Was Jesus speaking to himself? If not, then either the person on the cross was not Jesus or Jesus was not God.

    Did you know that crucifixion is only for those who are cursed according to Jewish Law? [Deut 21:22-23]

    So that means Jesus was cursed.Right?Which in turn means God was in part or entirely cursed.

    Remember the definition of sacrifice from earlier? – To give up something.

    Well, technically it doesn’t really count as a sacrifice since God brought His “Son” back to life.A real sacrifice is when you cannot get back what you have offered. So what is the meaning of such a sacrifice if God could recover his offering , Jesus, His Son.?

    Essentially the narrative is, God sacrificed His Son for us…, but not really.

    Confused yet?

    The only thing that makes sense with this concept of sacrifice is that you have to sacrifice your intellect and logic to make it work.

    So, I ask Christians that are you willing to gamble eternity for this convoluted concept?

    Muslims are not, and thus offer a coherent alternative explanation according to Islam God sent his righteous servant Jesus to remind the Children of Israel to keep their covenant with God.Many disbelieved and plotted to kill him in the worst of the ways, on the cross .This way people will believe that he was cursed and thus a false Prophet and then not follow his way. However, God will never forsake his messenger Jesus. So he saved Jesus and raised him to heaven where he, Jesus is alive and waiting to return to earth per God’s orders.

    No one or “form of God” needs to be forsaken. No one or “form of God” needs to be crucified. No one or “form of God” needs to be cursed. No one or “form of God” needs to be killed.

    If you sin, the just ask God the Almighty to forgive you and since He is most forgiving and loves to forgive. He will forgive you. It is that simple. This is ISLAM.

  3. rob August 21, 2016 at 1:06 pm

    the murder of jesus on the cross makes no sense

    if i raped a girl

    1. did i rape jesus
    2. did the dad in trinity take the ACTION of rape and rape jesus
    3. did i go back in time and rape jesus?

    4. did the father and jesus see the future rape and decided to use jesus + plus fathers PUNISHMENT powers on jesus?

    the punishment on jesus did not undo the rape i did. so what this means is that jesus punished himself to cool off the wrath of the father, which means there was calm and serenity within the partners of trinity. so it only put effect in god, not in the sins the humans did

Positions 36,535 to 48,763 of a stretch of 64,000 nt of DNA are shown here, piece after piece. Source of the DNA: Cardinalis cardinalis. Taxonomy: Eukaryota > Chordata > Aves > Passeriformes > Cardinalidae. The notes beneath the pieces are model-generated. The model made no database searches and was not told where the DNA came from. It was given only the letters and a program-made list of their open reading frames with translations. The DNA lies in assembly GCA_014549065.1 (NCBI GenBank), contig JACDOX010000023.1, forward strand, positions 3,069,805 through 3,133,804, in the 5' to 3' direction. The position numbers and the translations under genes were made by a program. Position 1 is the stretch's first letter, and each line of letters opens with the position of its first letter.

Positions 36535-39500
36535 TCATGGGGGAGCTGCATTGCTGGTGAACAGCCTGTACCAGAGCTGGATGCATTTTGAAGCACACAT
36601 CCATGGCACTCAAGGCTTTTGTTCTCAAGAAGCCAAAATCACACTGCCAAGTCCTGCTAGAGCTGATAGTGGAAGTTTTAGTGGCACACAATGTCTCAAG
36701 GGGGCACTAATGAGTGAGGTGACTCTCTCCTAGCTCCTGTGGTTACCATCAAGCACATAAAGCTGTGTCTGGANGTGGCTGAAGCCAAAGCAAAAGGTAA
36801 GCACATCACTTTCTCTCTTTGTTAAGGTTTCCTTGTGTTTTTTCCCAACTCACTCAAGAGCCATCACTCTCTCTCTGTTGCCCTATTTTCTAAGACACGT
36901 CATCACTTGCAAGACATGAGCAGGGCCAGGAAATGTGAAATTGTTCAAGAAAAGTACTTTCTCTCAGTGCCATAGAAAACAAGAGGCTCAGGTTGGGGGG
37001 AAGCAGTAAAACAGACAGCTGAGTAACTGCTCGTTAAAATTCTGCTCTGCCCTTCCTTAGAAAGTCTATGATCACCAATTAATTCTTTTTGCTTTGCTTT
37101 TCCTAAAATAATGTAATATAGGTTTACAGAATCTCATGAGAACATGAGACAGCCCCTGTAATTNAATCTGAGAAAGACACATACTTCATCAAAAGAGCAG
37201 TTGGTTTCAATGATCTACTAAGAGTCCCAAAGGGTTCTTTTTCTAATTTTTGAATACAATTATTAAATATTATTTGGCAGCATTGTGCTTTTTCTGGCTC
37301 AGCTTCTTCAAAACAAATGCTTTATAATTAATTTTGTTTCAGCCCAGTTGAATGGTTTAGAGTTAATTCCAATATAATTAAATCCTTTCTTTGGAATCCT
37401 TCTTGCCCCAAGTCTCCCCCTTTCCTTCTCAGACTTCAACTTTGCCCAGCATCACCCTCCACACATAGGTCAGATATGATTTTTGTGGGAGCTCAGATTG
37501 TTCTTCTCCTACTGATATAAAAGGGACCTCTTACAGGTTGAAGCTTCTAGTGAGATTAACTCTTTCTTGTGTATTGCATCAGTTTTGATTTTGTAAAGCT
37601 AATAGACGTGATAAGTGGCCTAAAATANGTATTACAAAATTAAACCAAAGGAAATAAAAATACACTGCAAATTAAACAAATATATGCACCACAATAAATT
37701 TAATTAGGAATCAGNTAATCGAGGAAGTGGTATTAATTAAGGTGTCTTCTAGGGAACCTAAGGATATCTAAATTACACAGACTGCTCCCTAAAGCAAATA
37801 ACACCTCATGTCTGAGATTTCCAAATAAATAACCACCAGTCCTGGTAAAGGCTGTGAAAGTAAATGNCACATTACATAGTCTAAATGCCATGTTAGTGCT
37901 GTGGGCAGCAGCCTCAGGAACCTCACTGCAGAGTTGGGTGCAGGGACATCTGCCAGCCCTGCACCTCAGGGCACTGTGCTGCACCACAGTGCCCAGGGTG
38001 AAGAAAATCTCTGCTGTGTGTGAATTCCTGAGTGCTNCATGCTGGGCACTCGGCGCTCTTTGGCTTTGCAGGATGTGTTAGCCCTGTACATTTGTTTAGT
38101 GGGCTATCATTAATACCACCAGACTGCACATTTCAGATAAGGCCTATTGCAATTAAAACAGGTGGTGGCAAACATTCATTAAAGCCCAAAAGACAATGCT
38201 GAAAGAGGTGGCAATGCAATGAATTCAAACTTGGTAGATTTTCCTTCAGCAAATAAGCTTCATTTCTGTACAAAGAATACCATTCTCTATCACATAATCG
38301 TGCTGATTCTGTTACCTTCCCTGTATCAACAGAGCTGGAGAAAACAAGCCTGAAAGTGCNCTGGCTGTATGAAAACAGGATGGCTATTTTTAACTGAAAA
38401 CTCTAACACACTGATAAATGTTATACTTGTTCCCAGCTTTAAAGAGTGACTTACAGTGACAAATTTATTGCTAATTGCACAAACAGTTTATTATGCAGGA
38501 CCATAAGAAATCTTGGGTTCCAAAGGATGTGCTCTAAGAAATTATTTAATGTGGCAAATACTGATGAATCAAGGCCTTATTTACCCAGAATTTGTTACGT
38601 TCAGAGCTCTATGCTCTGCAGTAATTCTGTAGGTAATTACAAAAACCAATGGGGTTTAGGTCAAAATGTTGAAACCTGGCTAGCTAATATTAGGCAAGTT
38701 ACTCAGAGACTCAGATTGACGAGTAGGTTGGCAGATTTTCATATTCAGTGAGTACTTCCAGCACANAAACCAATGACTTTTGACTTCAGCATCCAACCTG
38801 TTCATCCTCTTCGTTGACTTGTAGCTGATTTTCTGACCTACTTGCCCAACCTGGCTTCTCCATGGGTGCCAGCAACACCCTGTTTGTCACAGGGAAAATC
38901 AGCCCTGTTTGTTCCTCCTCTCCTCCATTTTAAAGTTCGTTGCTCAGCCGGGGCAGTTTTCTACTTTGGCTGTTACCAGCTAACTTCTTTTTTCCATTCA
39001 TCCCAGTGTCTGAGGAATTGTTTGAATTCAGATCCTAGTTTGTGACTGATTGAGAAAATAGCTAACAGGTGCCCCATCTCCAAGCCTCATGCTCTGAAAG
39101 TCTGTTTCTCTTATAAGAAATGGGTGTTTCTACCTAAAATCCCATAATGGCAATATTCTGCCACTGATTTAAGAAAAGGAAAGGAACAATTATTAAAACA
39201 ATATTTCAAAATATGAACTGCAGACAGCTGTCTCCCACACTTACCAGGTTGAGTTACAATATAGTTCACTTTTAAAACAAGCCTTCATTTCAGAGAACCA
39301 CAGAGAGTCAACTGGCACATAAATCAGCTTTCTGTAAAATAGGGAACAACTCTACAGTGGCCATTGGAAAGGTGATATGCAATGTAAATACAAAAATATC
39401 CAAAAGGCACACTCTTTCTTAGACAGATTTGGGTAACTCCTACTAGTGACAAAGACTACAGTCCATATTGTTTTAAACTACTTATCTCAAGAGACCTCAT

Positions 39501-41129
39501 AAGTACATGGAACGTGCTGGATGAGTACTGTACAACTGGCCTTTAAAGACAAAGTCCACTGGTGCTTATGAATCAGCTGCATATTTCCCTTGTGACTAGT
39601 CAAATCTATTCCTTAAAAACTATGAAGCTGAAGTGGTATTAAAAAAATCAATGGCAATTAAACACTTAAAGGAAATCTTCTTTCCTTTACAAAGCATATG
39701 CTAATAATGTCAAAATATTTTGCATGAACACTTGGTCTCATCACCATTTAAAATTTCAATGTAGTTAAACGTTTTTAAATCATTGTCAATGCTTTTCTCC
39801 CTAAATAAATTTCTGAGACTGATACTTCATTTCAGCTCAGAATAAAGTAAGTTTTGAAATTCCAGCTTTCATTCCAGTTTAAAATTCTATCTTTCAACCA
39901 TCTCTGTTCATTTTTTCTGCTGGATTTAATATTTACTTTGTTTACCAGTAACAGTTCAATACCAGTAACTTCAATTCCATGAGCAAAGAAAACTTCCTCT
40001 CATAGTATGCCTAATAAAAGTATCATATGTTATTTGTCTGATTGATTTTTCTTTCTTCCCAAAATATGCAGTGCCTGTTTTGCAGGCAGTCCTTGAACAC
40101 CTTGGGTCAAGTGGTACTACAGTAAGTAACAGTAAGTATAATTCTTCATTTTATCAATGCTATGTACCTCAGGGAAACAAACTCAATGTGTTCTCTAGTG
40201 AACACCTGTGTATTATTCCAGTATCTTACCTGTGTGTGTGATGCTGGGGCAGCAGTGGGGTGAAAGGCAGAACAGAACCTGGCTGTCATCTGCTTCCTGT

if there is no cause and effect and if i did not rape jesus, then jesus could have cut off his feet for my mortgage or punished his twin brother for my rape

    notice how the victim is left out?

    notice that the victim is told , ” forgive me for raping you , but my sin of rape of you has already been atoned for”

    this is not justice but CORRUPTION

    jesus has the filthiest actions poured on him from all years and all times and jesus becomes the dirties criminal known to exist yet the biased father in trinity SAVES jesus from eternal damnation

    what a biased and criminal god

    yet he brings into existence “born in sin” children who have not a sin to their name

  4. rob August 21, 2016 at 1:13 pm

    “It is to give up something you want to keep, in order to get or do something else.
    So, when someone sacrifices something, it is because they are expecting something in return, a reward of some sort. For e.g., we sacrifice our time at work so that we can make a living and support our families. Again, when we were all babies our Mother sacrifices her sleep so that we can be comfortable and well fed. We also sacrifice time at school so that we can get good grades, become graduate and be successful in our life.”

    when a jew gave up his £1000 worth sheep meat he was actually doing a good act
    so the slaughter of the animal was seen as a good deed
    the act of giving up was rewarded by god or gods

  5. rob August 23, 2016 at 2:52 pm